My July

Bomb Factory, The Portland
I think Bomb Factory sum up what REPEAT is all about much better than The Virgin Suicides ever will, and I can only hope that they get a release in the not too distant future. Instead of copying the Manics and the Pistols wholesale, and missing the point of each band (the Manics originality and desperation and the Pistols working class energy and naivety), Bomb Factory borrow from the musical sparsity of Crass and the delivery of John Cooper Clark to create their own hybrid that roles on a good beat but talks about issues that are real to the band. Titles like 'Fame Atrocity', 'The Baseball Caps are Waiting' and 'Night Bus' give you an idea of the subject matter, and while the edges were a little rough (it was their first gig) they went down well, and deservedly so.

Sparklehorse, The Junction
Sparklehorse were a band I'd heard a few tracks by but hadn't followed up on - I will now. While they were dull as dishwater on stage, with nothing to look at and very little between-song banter, the quality was enough to keep me transfixed for the first half-hour or so. After that I lost interest, largely because I wasn't familiar with the material but also because it got a bit samey after a while. For the uninitiated they have a Nick Cave influenced vibe, which is all whiskey, fags and attitude. If this had been at a smaller venue with a bit of soul and they'd played for 45 minutes, I'd still have goose bumps now.

Um & The Man From Uranus, The Portland
Cambridge's kings of odd electronica in a double-header at the Portland attracted the usual 30 or so punters - where the hell were the rest of you? I get as bored raving on about Um as you probably do reading about it but I'm gonna keep doing it until you bastards start turning up at his shows, and the same goes for Mr Uranus too. Um is a performance poet who dresses up, sings along to an odd and usually funky DAT tape and rambles about all sorts of things in an endearing and funny way, and tonight was no exception.
The Man (or, as it was tonight, Men) from Uranus can vary between spacey soundscapes and upbeat dance tunes, and tonight's show was the latter. With various masks, slide projections and weirdness on stage, it was a top night of offbeat musical imagination.

Nerf Herder, The Boat Race
Yeah yeah, they did the Buffy theme tune. Thankfully tonight they only had to play it once as it was a strictly (well, as close as the Boatrace gets to strictly) over-18s night so there weren't loads of kids screaming for it over and over again, which left lots of time for the good stuff. 'Courtney', 'Lamer Than Lame', 'Pantera Fans in Love', 'Sorry' - all the classics were on show. It's not big and its not clever, but they've got the nerdy image down pat, the tunes are classic pop punk/Ramones and the words are childish and funny - just add alcohol. Hurrah.

The Koreans & The Pony Collaboration, The Boat Race
Another debut gig, another blinder. The Pony Collaboration have sprung from the ashes of Cambridge indie faves Return of Id, who are all now poncing about in London running up huge student debts. The teen energy has been replaced with a whole bunch of other stuff - female harmonies, melodicas, xylophones, you name it - but the quality songwriting is intact, as are the touching lyrics, gangly looks and complete lack of coordination. Gotta love 'em. The closest band sound-wise is probably Cinerama, which is a big compliment coming from me.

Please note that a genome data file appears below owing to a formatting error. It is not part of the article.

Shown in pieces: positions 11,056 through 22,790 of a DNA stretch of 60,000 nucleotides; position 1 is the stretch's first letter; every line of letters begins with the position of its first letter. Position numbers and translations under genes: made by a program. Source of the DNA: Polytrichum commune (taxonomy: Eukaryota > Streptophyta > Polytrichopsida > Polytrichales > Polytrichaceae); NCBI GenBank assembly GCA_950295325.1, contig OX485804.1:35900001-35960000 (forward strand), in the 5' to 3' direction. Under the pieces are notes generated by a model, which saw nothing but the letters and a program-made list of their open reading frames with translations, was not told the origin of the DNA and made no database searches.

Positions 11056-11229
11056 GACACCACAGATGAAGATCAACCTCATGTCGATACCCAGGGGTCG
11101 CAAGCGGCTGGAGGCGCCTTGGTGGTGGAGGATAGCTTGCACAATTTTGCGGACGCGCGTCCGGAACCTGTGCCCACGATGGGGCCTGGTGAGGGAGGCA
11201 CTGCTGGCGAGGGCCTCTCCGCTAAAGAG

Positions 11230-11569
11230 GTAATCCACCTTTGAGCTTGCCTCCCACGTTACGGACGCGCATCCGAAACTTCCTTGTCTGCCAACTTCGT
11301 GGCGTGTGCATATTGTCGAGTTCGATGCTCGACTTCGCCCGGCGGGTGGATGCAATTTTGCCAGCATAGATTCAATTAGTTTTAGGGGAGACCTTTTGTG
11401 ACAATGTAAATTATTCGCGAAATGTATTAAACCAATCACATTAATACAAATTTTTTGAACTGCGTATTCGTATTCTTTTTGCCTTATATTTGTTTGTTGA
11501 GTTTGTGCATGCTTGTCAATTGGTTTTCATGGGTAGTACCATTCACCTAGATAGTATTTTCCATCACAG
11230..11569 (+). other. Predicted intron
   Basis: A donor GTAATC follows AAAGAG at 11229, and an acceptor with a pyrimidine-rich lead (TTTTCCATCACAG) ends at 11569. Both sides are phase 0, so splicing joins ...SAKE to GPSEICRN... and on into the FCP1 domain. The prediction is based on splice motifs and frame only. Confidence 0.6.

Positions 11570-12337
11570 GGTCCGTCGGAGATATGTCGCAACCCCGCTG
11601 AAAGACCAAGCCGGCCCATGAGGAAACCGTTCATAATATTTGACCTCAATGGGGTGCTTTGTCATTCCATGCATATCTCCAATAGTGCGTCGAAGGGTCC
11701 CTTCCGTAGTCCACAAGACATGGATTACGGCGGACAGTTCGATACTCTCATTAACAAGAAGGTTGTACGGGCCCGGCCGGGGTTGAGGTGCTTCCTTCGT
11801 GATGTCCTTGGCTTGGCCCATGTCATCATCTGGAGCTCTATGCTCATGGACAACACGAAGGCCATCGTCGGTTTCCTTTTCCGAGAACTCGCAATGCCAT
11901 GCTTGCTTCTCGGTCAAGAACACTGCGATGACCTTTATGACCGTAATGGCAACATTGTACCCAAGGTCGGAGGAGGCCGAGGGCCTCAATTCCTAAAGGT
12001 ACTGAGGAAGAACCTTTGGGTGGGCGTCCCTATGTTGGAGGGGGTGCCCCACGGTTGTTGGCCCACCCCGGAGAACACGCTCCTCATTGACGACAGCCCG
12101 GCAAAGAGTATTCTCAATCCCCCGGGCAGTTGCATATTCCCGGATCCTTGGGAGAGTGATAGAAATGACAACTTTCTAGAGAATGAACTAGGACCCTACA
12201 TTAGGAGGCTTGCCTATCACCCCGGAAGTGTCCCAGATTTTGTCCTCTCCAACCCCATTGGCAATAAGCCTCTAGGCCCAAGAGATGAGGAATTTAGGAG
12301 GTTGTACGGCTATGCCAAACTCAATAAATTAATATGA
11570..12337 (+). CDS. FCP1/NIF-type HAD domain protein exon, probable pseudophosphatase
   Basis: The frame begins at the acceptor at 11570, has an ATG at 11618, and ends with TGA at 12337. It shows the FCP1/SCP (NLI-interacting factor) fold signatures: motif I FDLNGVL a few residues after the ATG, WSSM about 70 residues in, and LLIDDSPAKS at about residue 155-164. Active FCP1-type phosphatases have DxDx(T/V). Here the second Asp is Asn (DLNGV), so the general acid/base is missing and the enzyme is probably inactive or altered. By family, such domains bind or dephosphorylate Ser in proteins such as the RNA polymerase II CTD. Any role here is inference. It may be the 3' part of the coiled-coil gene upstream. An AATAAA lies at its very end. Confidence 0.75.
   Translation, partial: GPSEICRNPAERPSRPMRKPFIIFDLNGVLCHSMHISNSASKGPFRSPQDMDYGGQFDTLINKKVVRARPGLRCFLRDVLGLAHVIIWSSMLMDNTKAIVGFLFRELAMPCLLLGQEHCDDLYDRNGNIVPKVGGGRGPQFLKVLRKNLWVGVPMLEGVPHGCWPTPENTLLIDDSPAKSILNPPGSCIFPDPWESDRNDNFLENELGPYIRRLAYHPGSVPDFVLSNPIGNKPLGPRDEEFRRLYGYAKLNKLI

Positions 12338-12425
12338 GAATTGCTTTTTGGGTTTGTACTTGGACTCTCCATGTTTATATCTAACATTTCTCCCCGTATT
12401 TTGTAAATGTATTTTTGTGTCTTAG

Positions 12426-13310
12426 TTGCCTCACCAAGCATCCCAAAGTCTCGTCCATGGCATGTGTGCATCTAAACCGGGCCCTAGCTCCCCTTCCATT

I'd got the Koreans single, 'Machine Code', and was completely blown away. They took the stage looking all weird and interesting, played the b-side of the single (which is ok), burst through 'Machine Code' and then, well, faded fast. Said single is a rush of working class emotion over a slow burning tune fuelled by 80s keyboard sounds and, as it builds, some thumping guitar action. Shame the rest of the set was dull, if competent, Rolling Stones pomp that lacked any of the imagination evident in the debut. Shame.

Right Turn Clyde, Houston 500 & The Broken Family Band, Milton Country Park
Not the most auspicious of gigs for any of these three, but credit to them for putting on a good show in front of a small and lack lustre audience on a crappy summer's day in an ant-ridden field in Milton.
The BFB kicked things off and never got out of first gear, but when the songs are this good it doesn't really matter. While the on-stage banter was missing and some of the lyrics were toned down for the kids, their rambles through folk, pop and indie are honed to perfection, with a battery of humour and poignancy to back it up.
It was my first Houston 500 experience, and with their Cambridge Band Competition connection I was a little dubious (farcical nonsense that it is). However, they rock, big time, with an old school edge that is far from original but thoroughly entertaining. They even dressed up for the occasion and finished with 'Ace of Spades', which saw the, er, mosh pit swell to as many as six people at one point.
'The Clyde' rounded things off, showing that their recent move to fulltime musicianship is justified. They walk it like they talk it now, with a tight punk pop sound that, with its metal overtones, stands them up a notch in a very busy playing field. The lyrics are good, the tunes tight and the onstage show just some pyrotechnics away from honed. Let's just hope that new label Deck Cheese do them justice.

(NOTE: Other bands played at these gigs too. If I didn't mention them, I didn't like them and I can't be arsed to slag them off, with the exception of My Friend Irma at Milton, who I missed altogether due to a bizarre trip to Cambourne and an insatiable craving for chips.)

Chris Marling